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Supreme Court Sides with Employers on Arbitration Agreements
The Supreme Court often agrees to rule on questions upon which individual appeals courts have reached different conclusions, to create a uniform national legal standard.
And that's what the court did with a 5-4 decision in a case called Epic Systems Corp. v. Lewis. The basic question was whether the Federal Arbitration Act has greater authority over arbitration agreements between employers and employees than the National Labor Relations Act (NLRA).
The court consolidated three similar cases in its ruling. In each case, employees had entered into agreements with their employers to resolve any labor disputes that might arise by arbitration, instead of taking the employers to court.
Which Law Governs?
Despite having signed those agreements, once disputes arose affecting the individuals and their coworkers, the employees argued that the agreements weren't valid.
Why? Because, the employees alleged, those agreements prevented them from participating in a class action lawsuit, which they argue is a "protected activity" safeguarded by the NLRA. For the last six years, the National Labor Relations Board (which plays a key role in enforcing the NLRA) has taken the position that employees' ability to pursue a class action case is a "protected activity" and supersedes the Federal Arbitration Act.
The majority Supreme Court opinion written by Justice Neil Gorsuch essentially concluded that the basic goal of Congress when it adopted the NLRA was to enable employees to form labor unions. On that basis, the protected activity that is sheltered by the NLRA is about union building and is unrelated to arbitration agreements.
This ruling doesn't give employers a blank check, however, in how they introduce arbitration agreements into their employer-employee dispute resolution programs. Rather, it declares that arbitration agreements that preempt class action litigation aren't intrinsically illegal. How you put them in place matters a great deal as to whether they will hold up in court, if challenged.
Why would you want to have employees accept mandatory arbitration in the first place? Arbitration enables a dispute to be resolved more quickly and inexpensively than it generally would be in the court system. When sued and taken to court by a disgruntled employee, even with a dubious claim, many employers decide to settle the case just to make it go away and save money. But with arbitration, that isn't necessary. Because the process is relatively inexpensive, it's easier to stick to your guns and defeat claims that are found to be bogus.
To be clear, arbitration doesn't guarantee an employer will come out on top in a dispute. Chances are if you would lose in court, you'd probably lose in arbitration. But at least the process would typically be much faster and less costly.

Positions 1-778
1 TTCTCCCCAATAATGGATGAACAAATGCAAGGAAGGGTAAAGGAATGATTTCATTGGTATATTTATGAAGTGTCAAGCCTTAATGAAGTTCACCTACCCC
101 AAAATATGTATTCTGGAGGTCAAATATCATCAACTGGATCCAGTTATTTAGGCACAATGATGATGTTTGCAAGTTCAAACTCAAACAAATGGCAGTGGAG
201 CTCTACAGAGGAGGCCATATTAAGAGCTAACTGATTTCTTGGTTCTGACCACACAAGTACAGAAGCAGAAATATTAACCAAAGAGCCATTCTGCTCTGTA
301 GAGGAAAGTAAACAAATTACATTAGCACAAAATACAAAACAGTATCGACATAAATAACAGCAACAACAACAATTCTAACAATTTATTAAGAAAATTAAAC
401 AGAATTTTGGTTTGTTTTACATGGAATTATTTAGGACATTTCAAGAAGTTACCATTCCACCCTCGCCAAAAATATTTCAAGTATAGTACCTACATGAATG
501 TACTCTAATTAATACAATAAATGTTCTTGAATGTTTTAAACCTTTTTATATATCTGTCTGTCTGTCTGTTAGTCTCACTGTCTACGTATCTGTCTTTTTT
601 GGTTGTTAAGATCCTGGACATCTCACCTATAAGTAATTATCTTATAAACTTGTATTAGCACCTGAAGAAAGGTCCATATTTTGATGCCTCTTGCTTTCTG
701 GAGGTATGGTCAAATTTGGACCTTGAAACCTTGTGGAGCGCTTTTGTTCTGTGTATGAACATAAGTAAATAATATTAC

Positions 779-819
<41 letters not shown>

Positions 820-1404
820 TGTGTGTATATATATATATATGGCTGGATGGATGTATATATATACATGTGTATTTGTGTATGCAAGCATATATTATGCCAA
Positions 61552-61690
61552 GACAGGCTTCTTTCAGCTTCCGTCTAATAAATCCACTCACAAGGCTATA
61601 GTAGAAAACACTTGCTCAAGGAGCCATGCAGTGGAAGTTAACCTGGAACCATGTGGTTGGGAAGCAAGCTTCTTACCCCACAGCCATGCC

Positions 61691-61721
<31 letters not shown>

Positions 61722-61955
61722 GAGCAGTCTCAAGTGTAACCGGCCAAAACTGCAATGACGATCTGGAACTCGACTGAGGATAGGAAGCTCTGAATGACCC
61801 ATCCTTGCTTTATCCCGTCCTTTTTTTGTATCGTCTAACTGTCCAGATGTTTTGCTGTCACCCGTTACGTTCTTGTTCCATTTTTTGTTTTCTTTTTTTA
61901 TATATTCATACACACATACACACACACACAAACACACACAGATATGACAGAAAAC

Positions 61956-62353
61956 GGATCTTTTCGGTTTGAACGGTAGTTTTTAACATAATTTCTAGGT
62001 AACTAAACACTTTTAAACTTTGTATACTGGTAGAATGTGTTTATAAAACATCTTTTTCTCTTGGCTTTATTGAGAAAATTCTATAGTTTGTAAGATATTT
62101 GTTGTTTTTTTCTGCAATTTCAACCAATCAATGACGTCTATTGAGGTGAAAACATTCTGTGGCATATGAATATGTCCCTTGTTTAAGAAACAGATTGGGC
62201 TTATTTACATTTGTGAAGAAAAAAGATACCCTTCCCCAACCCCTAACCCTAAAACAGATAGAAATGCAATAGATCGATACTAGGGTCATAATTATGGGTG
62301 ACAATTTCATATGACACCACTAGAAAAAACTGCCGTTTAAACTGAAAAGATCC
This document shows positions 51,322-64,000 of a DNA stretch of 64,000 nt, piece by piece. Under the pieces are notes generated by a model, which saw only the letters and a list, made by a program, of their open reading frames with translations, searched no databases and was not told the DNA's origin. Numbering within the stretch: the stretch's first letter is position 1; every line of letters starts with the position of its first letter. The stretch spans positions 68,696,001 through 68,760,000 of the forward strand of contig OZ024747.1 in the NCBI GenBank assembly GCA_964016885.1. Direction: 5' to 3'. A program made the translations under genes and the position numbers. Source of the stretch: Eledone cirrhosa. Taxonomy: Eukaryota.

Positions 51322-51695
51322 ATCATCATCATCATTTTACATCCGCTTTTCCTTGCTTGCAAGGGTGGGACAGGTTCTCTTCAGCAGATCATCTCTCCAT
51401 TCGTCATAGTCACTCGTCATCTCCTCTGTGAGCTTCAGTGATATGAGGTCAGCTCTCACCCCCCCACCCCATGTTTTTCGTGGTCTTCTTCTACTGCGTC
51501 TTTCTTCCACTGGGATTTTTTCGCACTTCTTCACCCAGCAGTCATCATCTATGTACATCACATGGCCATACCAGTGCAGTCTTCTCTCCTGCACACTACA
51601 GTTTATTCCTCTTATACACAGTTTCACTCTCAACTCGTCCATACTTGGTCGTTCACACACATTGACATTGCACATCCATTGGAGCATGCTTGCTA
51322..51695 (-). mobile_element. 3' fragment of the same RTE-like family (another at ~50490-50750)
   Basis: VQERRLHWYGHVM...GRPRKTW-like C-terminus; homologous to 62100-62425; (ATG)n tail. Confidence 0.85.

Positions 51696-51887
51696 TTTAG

Implementing an Arbitration Policy
To make arbitration agreements hold up to a potential legal challenge, attorneys recommend that you take several precautions. One is to make it a stand-alone agreement that the employee signs, versus having it just be one of many pieces of a longer employment agreement. This way it would be tough for an employee to claim he or she wasn't aware of having agreed to arbitration.
It must be clearly stated that the agreement is mutual — that is, it applies equally to the employer and the employee. It's also important that the agreement provide general guidance on the categories of disputes that it covers. For example, arbitration might not be the best way to deal with a dispute involving theft of company property.
Here are a few additional provisions to consider when you work with an attorney to draft an arbitration agreement:
Payment of arbitration fees. You might agree to cover all the fees associated with an arbitration unless the dispute involves a highly paid executive. Courts have occasionally raised concerns about requiring employees to split these fees on the basis that this might make the use of arbitration unworkable to an employee (except where the plaintiff's attorney would work on a contingency basis).
"Severability" clause. Such a clause says that if one part of the agreement is deemed invalid, that part can be thrown out without shooting down the entire agreement.
Limits on statutory remedies. In cases where employees prevail but the agreement includes caps on the awards to employees, courts have at times rejected such agreements if using the judicial system would've resulted in higher awards.
Whatever provisions you incorporate into an arbitration agreement, the goal is to avoid problems if an employee challenges its validity in court. Standards will vary by jurisdiction and according to the level of risk you're willing to assume. A qualified labor attorney can walk you through the entire process, from considering whether you want an arbitration agreement to drafting the agreement itself if you opt to use one.
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